Also: And now the s★★t hits the (MySQL) fans…

Getting Ready For Karmic Koala - Which one should you use?

Filed under
Ubuntu

digitizor.com: The final release of Karmic Koala comes out in a week. Of all the variants of Karmic Koala coming out, Ubuntu is undoubtably the most well know with the largest userbase. In this article, we look at all the official variants of Karmic Koala (including Ubuntu) so that it may help the newbies to see what are the options available.

Laptop Survival With GKrellM

Filed under
Software

linux.com: Late at night, when all was quiet, the fan on the Asus laptop seemed to be running a little more than usual. I started GKrellM and checked the chip temperature.

Teaching with Tux

Filed under
Software

linuxjournal.com: As a homeschooling family, my wife and I are very involved in our children's education and since we're both a couple of nerds, much of our children's education is done on the computer. I was a bit curious to see if there were any good children's educational programs for Linux; it turns out that there are some very good ones and I'm going to discuss 3 of them today.

I'm tired of “Free Software Fundamentalists”

Filed under
OSS

boycott-boycottnovell.com (guest post): You might know I'm an hybrid kind of guy: I run Free Software as much as I can, but if I have to run proprietary software to have something that works, and that pays the bills, I will. Lately, I'm getting more and more irked by the “Free Software Fundamentalists” that preach that no proprietary software has the right to exist any longer.

Nexuiz - Looking good!

Filed under
Gaming

dedoimedo.com: Nexuiz is a free, open-source First Person Shooter running on top of a heavily modified Quake engine. It's a fast-paced game, where players combat online in large-scale battles or pit against witty-tongued bots in a progressive singleplayer mode.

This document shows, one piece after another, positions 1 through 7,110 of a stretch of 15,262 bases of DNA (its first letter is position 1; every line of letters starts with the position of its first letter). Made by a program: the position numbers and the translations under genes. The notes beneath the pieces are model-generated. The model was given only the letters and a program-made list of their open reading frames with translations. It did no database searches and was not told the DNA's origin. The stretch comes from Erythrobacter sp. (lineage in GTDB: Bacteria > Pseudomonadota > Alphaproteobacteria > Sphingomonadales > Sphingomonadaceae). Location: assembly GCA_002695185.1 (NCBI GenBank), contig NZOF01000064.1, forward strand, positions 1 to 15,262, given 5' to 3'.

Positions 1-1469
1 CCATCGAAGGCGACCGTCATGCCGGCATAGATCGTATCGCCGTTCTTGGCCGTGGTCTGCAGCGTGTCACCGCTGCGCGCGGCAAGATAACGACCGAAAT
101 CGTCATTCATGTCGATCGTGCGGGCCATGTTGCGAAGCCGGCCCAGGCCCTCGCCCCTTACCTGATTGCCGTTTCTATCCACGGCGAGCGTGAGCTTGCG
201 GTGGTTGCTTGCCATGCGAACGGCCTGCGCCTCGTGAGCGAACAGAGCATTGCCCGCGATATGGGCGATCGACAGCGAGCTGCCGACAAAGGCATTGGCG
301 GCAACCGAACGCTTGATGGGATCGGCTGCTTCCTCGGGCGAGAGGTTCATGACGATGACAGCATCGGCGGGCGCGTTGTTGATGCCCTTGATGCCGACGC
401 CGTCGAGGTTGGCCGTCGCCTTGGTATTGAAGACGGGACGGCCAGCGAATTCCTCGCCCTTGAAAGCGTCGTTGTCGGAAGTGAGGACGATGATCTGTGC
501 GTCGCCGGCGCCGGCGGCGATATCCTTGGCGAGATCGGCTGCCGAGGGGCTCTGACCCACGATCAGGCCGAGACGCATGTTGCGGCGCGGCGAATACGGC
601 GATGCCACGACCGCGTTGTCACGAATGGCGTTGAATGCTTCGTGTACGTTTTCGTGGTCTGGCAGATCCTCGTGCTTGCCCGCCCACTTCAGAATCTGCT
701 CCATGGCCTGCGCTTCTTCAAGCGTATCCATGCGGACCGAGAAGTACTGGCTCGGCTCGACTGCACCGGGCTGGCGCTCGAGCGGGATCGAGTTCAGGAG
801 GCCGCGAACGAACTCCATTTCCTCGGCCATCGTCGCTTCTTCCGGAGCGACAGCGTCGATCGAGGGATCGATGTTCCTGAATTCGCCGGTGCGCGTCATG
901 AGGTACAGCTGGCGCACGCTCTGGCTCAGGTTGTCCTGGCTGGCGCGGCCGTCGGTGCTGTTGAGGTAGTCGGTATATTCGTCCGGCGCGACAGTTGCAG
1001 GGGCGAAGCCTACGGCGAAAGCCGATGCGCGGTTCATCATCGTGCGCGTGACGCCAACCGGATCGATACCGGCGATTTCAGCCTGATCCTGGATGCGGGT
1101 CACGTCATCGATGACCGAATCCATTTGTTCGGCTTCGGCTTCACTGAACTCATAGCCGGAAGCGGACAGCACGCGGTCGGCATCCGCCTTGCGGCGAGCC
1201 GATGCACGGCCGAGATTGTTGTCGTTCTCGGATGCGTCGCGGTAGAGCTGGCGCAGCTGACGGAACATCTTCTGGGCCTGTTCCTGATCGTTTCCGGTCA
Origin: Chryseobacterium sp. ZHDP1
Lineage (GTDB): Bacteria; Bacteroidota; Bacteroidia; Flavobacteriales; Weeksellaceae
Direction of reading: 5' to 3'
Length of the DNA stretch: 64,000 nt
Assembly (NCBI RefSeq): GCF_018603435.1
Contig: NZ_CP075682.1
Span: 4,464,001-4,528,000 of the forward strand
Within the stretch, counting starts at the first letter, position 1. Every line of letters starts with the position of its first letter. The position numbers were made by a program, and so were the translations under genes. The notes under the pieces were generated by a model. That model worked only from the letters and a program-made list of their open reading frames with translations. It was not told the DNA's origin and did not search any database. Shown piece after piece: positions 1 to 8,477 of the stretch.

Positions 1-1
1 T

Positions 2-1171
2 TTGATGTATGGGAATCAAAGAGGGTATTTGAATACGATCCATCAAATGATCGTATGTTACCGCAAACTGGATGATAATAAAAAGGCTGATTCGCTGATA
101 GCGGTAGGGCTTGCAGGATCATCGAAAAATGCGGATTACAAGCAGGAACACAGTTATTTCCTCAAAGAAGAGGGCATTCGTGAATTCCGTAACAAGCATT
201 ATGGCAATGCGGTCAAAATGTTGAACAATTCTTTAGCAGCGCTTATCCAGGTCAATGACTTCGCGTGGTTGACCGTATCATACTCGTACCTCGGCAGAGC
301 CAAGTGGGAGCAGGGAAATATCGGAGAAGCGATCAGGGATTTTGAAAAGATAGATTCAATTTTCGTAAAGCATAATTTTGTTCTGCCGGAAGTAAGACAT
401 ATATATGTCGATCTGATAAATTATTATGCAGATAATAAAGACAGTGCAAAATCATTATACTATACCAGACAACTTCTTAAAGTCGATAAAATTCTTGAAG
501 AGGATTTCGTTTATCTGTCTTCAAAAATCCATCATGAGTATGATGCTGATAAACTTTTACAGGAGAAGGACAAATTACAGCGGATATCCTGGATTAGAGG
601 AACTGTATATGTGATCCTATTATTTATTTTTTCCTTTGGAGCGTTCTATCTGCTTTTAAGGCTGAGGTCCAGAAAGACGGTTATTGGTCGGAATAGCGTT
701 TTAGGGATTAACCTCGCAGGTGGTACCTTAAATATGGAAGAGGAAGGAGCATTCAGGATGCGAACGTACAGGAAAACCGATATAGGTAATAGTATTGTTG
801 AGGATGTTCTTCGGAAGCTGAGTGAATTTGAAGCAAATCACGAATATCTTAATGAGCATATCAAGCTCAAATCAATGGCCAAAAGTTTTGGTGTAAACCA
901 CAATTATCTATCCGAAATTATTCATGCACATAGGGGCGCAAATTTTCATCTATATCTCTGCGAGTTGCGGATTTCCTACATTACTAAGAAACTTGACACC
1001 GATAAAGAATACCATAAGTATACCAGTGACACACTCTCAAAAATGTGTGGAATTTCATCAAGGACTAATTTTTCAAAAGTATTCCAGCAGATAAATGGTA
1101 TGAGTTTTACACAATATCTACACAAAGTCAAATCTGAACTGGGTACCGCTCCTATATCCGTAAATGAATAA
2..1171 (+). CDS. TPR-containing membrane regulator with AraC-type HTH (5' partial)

Cedega vs Crossover Games - Hands on Review

Filed under
Software
Gaming

jeffhoogland.blogspot: Most people who use Linux for desktop use are well aware of the one of the largest issues facing the platform: Lack of commercial software. Which brings me to my topic at hand - Cedega & Codeweavers. What are Cedega and Codeweavers? Designed to help you get your Windows games working with ease on Linux.

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More in Tux Machines

today's leftovers

  • Why Linus is right (as usual)
    Last year, some security “hardening” code was added to the kernel to prevent a class of buffer-overflow/out-of-bounds issues. This code didn’t address any particular 0day vulnerability, but was designed to prevent a class of future potential exploits from being exploited. This is reasonable. This code had bugs, but that’s no sin. All code has bugs. The sin, from Linus’s point of view, is that when an overflow/out-of-bounds access was detected, the code would kill the user-mode process or kernel. Linus thinks it should have only generated warnings, and let the offending code continue to run.
  • Kube-Node: Let Your Kubernetes Cluster Auto-Manage Its Nodes
    As Michelle Noorali put it in her keynote address at KubeCon Europe in March of this year: the Kubernetes open source container orchestration engine is still hard for developers. In theory, developers are crazy about Kubernetes and container technologies, because they let them write their application once and then run it anywhere without having to worry about the underlying infrastructure. In reality, however, they still rely on operations in many aspects, which (understandably) dampens their enthusiasm about the disruptive potential of these technologies. One major downside for developers is that Kubernetes is not able to auto-manage and auto-scale its own machines. As a consequence, operations must get involved every time a worker node is deployed or deleted. Obviously, there are many node deployment solutions, including Terraform, Chef or Puppet, that make ops live much easier. However, all of them require domain-specific knowledge; a generic approach across various platforms that would not require ops intervention does not exist.
  • Red Hat, Inc. (RHT) Shares Bought by Aperio Group LLC
  • Cloudera, Inc. (CLDR) vs. Red Hat, Inc. (RHT): Breaking Down the Data

Software: VidCutter, Super Productivity, MKVToolNix